One of the studies, performed by a US-South African team, looked at the relaxation of social distancing rules in the US. Its authors created a list of restrictions for each state and the District of Columbia and tracked the number of COVID-19 deaths in each state for eight weeks prior to the rules being terminated. The number of deaths was used as a proxy for the total number of cases, as the erratic availability of tests made the true infection rate difficult to determine.

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Posted in Biology, COVID-19, epidemiology, medicine, pandemic, public health, SARS-CoV-2, science | Comments (0)

Gene-editing tool gets its inevitable Nobel

October 7th, 2020
Emmanuelle Charpentier reminds everybody about pandemic safety at the start of a press conference following the announcement of her Nobel Prize.

Enlarge / Emmanuelle Charpentier reminds everybody about pandemic safety at the start of a press conference following the announcement of her Nobel Prize. (credit: Pictures Alliance/Getty Images)

On Wednesday, the Nobel Prize Committee awarded the Chemistry Nobel to Emmanuelle Charpentier and Jennifer Doudna, who made key contributions to the development of the CRISPR gene-editing system, which has been used to produce the first gene-edited humans. This award may spur a bit of controversy, as there were a lot of other contributors to the development of CRISPR (enough to ensure a bitter patent fight), and Charpentier and Doudna's work was well into the biology side of chemistry. But nobody's going to argue that the gene editing wasn't destined for a Nobel Prize.

Basic science

The history of CRISPR gene editing is a classic story of science: a bunch of people working in a not-especially cutting-edge area of science found something strange. The "something" in this case was an oddity in the genome sequences of a number of bacteria. Despite being very distantly related, the species all had a section of the genome where a set of DNA sequences were repeated, with a short spacer in between them. The sequences picked up the name CRISPR for "clustered regularly interspaced short palindromic repeats," but nobody knew what they were doing there.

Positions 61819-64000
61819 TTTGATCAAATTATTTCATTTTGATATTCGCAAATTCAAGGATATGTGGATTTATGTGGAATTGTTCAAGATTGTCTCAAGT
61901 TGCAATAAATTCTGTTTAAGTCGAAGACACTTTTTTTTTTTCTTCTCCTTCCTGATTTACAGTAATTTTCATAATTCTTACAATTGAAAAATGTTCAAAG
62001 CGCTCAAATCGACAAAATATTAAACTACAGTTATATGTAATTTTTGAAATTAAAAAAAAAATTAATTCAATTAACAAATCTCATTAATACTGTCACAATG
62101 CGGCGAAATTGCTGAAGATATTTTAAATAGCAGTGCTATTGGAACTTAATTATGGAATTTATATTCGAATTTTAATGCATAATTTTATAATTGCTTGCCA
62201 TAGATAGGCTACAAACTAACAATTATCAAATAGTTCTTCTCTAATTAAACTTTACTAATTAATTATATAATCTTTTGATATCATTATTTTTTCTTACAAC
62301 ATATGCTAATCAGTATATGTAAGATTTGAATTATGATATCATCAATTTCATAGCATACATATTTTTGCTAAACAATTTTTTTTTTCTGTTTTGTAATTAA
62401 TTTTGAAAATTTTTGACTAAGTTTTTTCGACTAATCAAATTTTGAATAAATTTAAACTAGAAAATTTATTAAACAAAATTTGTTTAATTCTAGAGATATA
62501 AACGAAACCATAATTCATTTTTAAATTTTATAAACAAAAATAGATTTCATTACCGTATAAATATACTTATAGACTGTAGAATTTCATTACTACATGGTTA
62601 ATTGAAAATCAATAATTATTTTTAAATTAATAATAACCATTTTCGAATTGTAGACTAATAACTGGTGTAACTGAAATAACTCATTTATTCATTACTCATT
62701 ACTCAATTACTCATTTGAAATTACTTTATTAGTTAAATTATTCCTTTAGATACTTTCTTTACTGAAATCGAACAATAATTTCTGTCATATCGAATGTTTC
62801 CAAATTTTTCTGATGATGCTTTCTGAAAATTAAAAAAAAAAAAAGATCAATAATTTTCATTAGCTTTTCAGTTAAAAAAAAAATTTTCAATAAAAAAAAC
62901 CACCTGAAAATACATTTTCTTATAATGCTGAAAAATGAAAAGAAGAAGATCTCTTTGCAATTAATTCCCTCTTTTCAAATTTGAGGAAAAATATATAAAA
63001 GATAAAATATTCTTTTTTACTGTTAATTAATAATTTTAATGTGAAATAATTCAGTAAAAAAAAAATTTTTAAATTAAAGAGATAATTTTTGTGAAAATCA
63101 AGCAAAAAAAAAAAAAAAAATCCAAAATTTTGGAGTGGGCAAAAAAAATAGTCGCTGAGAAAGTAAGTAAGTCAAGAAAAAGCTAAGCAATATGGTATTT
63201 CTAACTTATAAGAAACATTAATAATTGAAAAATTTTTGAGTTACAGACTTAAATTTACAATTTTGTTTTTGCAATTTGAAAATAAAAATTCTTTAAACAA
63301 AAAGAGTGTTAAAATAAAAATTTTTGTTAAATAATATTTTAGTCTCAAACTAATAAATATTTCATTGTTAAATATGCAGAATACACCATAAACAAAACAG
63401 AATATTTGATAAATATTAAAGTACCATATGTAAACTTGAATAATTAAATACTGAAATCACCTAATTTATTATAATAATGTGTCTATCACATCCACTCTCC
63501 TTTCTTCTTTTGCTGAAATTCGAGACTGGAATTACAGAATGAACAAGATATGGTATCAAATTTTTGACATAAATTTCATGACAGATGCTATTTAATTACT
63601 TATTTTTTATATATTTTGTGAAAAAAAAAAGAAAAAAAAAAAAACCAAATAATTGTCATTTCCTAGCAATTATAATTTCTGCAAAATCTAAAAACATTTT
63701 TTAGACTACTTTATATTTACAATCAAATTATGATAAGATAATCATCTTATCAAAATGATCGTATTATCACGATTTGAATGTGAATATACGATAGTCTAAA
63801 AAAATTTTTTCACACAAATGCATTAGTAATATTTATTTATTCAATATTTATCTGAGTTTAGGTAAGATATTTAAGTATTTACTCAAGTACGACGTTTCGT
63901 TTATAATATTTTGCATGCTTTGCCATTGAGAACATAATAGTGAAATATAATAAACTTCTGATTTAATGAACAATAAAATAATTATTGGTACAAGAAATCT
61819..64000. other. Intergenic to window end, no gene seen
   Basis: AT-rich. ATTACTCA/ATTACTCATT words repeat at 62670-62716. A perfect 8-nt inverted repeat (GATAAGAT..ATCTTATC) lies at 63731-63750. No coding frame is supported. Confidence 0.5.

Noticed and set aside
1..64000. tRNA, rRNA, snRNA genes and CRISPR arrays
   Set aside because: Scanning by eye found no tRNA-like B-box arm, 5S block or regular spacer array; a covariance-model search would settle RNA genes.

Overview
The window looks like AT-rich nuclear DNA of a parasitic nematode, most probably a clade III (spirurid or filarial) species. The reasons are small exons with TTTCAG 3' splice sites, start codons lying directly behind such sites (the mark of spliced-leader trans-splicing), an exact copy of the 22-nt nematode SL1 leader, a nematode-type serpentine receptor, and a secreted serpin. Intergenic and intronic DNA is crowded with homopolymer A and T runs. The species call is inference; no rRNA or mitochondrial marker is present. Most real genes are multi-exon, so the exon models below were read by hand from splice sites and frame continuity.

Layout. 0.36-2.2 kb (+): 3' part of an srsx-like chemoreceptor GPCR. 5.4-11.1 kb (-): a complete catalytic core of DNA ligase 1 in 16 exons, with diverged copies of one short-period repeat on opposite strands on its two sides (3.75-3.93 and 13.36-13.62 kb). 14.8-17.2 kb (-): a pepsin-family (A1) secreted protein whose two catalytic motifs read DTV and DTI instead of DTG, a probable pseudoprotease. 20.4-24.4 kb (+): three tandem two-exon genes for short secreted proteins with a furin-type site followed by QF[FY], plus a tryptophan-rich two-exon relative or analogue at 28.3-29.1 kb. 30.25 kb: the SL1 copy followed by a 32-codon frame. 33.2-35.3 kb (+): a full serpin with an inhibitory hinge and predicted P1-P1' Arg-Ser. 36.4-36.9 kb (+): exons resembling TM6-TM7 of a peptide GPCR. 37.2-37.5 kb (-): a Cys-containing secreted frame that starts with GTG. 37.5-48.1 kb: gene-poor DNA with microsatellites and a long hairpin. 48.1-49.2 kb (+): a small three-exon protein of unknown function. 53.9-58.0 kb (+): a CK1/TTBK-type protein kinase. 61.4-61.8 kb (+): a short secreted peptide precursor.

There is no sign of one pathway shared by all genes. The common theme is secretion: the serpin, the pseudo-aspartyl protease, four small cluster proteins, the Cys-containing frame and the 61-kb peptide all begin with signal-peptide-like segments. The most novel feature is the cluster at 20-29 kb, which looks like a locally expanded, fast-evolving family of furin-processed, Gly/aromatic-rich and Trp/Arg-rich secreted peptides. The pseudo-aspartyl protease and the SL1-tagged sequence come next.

The fact that they might be important became apparent when researchers recognized that bacteria that had CRISPR sequences invariably also had a small set of genes associated with them. Since bacteria tended to rapidly lose genes and repeat sequences that weren't performing useful functions, this obviously implied some sort of utility. But it took 18 years for someone to notice that the repeated sequences matched those found in the genomes of viruses that infected the bacteria.

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Posted in Biology, chemistry, CRISPR, gene editing, Nobel prize, science | Comments (0)

A decadeslong struggle to find a virus wins the Nobel

October 5th, 2020
Image of a statue of a person, with a poster in the background.

Enlarge / This photograph of a bust of Alfred Nobel was taken just prior to the announcement of the winners of the 2020 Nobel Prize in Physiology or Medicine at the Karolinska Institute in Stockholm, Sweden, on October 5, 2020. (credit: JONATHAN NACKSTRAND / Getty Images)

The first known human cases of COVID-19 occurred in December 2019. About a month went by before the virus was identified and its complete genome sequence identified. This year's Nobel Prize in Physiology or Medicine honors a 25-year-long struggle to identify the virus we now know as hepatitis C.

The A B Cs

The hepatitis viruses are a bit confusing. There are now five of them known, and while they're united by their ability to attack the liver, they're very different in most other ways. The most significant of the viruses are hepatitis A, hepatitis B, and hepatitis C, and they're caused by three largely unrelated viruses—some even differ in their genetic material, using DNA versus RNA—with very different properties.

One of the first differences recognized by the medical research community was how the viruses spread. Hepatitis A infections can start due to contaminated water or food; in contrast, B and C are typically spread through contaminated blood or needles, making them a threat to the blood supply. The hepatitis A virus was the first identified, leaving researchers focused on the bloodborne B and C. B was the next identified, which is when this year's Nobel Laureates enter the picture.

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Posted in Biology, Hepatitis C, medicine, Nobel prize, science, virology | Comments (0)